TCP/IP Networking

Amiga OS includes a fast and fairly full featured TCP/IP stack. The code name for this stack is Roadshow as explained in the documentation. End users have an assortment of GUIs and commands for controlling the stack. Programmers can expect the usual bsdsocket.library API with many extensions to make life easier.

One useful extension is the concept of a networking interface or NetInterface. A NetInterface most often represents a piece of networking hardware such as an Ethernet interface or wireless interface. Programmers can scan for interfaces and query their properties via the new API.

A rather uncommon feature of the Amiga TCP/IP stack is the socket options SO_SNDTIMEO and SO_RCVTIMEO. These provide timeouts for sockets on sending and receiving and can be extremely useful to avoid a blocked ISocket->connect() call which takes several minutes to return.

C Library Interface

Networking is such a common operation that most C libraries include networking in their API. The newlib.library standard library includes a networking API which may be used. So does the alternative clib2 library.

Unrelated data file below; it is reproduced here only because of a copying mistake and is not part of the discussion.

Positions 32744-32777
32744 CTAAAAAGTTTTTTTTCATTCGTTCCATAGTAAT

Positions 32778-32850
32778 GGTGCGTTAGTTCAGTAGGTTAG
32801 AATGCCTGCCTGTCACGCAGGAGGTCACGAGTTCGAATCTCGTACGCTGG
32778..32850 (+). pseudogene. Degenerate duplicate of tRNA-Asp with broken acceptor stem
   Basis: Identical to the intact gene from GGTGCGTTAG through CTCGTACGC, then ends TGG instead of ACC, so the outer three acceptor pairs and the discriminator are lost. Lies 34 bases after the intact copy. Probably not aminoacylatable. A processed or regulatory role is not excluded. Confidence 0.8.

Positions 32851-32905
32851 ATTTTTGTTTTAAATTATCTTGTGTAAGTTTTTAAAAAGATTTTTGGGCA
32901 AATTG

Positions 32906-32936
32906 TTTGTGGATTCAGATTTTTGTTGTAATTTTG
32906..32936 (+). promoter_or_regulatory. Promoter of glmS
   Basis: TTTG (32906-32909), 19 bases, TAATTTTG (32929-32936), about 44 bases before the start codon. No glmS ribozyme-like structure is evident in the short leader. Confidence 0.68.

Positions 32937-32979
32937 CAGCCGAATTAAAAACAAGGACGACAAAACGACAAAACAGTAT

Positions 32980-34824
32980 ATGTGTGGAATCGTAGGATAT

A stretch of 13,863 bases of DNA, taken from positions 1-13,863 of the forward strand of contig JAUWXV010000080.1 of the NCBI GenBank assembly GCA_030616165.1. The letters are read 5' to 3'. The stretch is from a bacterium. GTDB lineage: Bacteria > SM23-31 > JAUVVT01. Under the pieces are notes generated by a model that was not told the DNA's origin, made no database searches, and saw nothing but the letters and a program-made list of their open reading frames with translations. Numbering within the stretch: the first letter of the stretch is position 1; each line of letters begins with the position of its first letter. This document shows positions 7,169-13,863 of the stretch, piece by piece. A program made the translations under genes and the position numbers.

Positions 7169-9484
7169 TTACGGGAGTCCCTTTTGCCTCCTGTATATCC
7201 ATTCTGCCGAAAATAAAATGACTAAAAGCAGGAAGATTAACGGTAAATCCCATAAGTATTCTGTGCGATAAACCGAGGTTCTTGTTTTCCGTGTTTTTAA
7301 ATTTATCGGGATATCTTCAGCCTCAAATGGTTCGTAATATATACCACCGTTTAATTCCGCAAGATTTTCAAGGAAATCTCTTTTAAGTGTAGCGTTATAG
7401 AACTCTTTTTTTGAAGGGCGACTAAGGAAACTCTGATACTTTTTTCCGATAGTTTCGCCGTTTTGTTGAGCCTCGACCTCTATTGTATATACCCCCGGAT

What is important to remember is that you cannot mix networking APIs. Either you use the ISocket interface or you use the C library's API. The reason for not mixing the two is that the C library will hide the socket file descriptors behind an opaque int type which may be mixed with files. Internally, the C standard library will call ISocket functions and perform setup and teardown for you. When you try and mix the two, the C library may be doing things behind the scenes which can cause undefined behaviour for your application. It is best to stick with one API (bsdsocket.library) or the other (newlib.library).